The following are facts about the Farrier Industry. We provide this information to you for your education about this industry as well as your use to provide this information to any office that request "Demand for Trade" data for funding. Much of this information came from The American Horse Council website. You may gather more information through the American Horse Council at www.horsecouncil.org You may also check with your local Horse Council to get local area data.
Explore our website to learn more about how to become a farrier.
The Farrier Industry is one of the most lucrative divisions of the equine industry. The professional farrier is respected as the expert in the lower limb and hoof areas of the horse more so than the equine veterinarian who only received six hours in horseshoeing techniques during their years at college.
Professional farriers are self-employed individuals or groups who govern themselves through two national farrier associations, setting standards for professional shoeing. A self-employed farrier can make an exceptional salary by serving his or her community with qualified and professional services if prior training is properly received. There are well over 25,000 farriers in the U.S. today. Farrier Services are not often advertised as other occupations simply due to the fact that qualified farriers are already in high demand by the horse owning public. Many farriers only need to advertise at their local livestock retail stores in every rural area of America, talk with horse groups, clubs, riding clubs, etc. There are more horses today than there were before the automobile and owners take their expensive passion more seriously. With more education available today with the internet, videos, new horse training techniques and an ever-growing horse population, the public is demanding more qualified and professional farrier services.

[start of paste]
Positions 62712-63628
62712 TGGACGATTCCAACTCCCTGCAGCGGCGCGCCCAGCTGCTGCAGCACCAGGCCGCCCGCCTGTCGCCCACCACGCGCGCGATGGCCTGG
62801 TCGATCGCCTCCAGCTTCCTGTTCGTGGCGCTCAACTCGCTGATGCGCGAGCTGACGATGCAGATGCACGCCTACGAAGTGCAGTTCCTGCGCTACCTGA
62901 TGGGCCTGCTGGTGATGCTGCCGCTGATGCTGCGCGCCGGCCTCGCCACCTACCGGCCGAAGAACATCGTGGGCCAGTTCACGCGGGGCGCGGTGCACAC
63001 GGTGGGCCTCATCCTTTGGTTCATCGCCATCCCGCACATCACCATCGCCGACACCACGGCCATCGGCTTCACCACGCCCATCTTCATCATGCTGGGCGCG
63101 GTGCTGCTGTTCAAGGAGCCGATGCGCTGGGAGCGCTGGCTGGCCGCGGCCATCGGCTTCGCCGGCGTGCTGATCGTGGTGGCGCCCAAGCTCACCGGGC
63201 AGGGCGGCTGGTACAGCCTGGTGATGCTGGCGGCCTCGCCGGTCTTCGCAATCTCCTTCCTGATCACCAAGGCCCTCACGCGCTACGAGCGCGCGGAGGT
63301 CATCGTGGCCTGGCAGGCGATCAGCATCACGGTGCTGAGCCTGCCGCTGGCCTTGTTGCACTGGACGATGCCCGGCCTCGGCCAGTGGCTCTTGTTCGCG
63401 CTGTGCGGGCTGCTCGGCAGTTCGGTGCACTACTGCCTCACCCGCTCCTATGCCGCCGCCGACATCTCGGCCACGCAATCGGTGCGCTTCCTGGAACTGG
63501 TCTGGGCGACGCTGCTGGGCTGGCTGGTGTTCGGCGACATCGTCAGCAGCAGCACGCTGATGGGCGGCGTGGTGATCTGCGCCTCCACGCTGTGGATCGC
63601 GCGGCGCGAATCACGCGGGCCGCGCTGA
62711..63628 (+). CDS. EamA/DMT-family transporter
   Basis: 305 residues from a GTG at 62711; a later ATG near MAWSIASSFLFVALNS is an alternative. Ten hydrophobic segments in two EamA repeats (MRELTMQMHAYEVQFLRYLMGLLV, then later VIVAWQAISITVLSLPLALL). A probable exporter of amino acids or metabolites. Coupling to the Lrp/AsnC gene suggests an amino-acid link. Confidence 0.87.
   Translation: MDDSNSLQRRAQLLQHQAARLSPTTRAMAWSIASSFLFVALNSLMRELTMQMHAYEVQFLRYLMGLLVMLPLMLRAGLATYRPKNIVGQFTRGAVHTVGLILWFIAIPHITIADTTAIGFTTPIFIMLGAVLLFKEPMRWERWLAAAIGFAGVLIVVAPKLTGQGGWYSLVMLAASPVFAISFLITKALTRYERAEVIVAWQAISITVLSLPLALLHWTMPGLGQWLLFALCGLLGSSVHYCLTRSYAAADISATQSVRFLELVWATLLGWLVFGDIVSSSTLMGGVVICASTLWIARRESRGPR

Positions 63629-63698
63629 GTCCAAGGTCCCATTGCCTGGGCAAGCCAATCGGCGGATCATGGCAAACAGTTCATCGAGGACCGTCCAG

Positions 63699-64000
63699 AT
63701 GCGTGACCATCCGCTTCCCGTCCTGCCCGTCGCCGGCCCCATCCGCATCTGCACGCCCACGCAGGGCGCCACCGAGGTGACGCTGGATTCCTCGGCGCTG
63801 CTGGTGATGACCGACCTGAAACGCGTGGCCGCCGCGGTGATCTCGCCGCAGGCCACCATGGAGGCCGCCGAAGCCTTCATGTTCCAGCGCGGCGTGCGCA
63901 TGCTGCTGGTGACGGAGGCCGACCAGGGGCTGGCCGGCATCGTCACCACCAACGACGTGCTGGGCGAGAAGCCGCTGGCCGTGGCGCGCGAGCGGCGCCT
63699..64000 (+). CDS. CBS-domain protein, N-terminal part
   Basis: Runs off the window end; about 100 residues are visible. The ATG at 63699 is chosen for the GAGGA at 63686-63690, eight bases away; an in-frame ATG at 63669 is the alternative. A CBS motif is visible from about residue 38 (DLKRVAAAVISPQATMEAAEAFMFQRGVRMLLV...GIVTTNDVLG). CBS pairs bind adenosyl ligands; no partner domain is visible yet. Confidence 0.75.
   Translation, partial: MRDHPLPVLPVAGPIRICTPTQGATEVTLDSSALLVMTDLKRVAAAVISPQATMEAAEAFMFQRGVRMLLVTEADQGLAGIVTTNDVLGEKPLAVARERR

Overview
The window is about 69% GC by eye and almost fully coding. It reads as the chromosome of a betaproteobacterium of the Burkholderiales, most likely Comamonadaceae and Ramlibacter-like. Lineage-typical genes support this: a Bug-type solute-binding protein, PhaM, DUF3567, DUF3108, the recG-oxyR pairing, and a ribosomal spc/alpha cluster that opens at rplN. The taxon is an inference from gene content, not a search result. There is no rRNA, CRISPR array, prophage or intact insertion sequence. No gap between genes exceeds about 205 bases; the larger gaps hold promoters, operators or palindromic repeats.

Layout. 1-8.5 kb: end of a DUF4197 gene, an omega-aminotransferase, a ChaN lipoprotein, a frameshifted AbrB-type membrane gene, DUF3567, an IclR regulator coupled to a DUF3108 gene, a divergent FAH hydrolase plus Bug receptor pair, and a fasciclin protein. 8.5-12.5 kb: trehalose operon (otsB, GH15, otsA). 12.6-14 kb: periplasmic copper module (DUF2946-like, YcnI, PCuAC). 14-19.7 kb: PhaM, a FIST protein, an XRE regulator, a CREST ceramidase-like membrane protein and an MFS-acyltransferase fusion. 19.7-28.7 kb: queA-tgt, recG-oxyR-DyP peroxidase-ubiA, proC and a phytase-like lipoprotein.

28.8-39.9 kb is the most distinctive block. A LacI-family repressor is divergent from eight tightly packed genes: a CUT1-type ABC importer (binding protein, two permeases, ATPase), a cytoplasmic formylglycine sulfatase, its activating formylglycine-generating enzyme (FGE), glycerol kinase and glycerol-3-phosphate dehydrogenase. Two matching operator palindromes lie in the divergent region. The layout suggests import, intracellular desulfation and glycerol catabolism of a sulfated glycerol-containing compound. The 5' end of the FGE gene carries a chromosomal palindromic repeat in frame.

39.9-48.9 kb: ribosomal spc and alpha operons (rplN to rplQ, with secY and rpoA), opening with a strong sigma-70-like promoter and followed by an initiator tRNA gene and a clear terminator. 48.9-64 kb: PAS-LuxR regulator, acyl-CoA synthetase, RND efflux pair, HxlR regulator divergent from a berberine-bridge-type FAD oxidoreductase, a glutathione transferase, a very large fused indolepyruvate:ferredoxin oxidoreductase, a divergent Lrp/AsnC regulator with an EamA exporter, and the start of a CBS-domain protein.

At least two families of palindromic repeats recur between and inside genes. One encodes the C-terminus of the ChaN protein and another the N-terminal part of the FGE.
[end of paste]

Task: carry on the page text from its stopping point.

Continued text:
According to a survey, 2010 gross income for both full time and part time farriers averaged $73,108.00. This was an increase of 16% over the average gross income 2 years earlier. During a typical week, a farrier will handle the footcare needs of 48 horses belonging to 18 clients. During a years time, he or she handle 1,904 trims and/or shoeing work on 267 horses for 148 clients. The typical horse is trimmed and/or shod 7 times during the year (every 6-8 weeks) . Surveys are normally printed 1 year later.
Frank Lessiter said in the American Farriers Journal in November 2000 that of the 122 million equines found in the world no more than 10% are clinically sound. Another 10% are clinically, completely and unusably lame. The remaining 80% are somewhat lame but still usable.
What does this mean to you? This means you will be working with the clinically sound and clinically lame but usable horses and you need the proper training, tools and supplies.
National Economic Impact of the U.S. Horse Industry published on horsecouncil.org states:
There are 9.2 million horses in the United States.
Including horses used for racing, showing, competition, sport, breeding, recreation and work. This includes horses used both commercially and for pleasure.
Specifically, the number of horses by activity is:
Racing - 844,531
Showing - 2,718,954
Recreation - 3,906,923
Other - 1,752,439
Total - 9,222,847
“Other” activities include farm and ranch work, rodeo, carriage horses,
polo, police work, informal competitions, etc.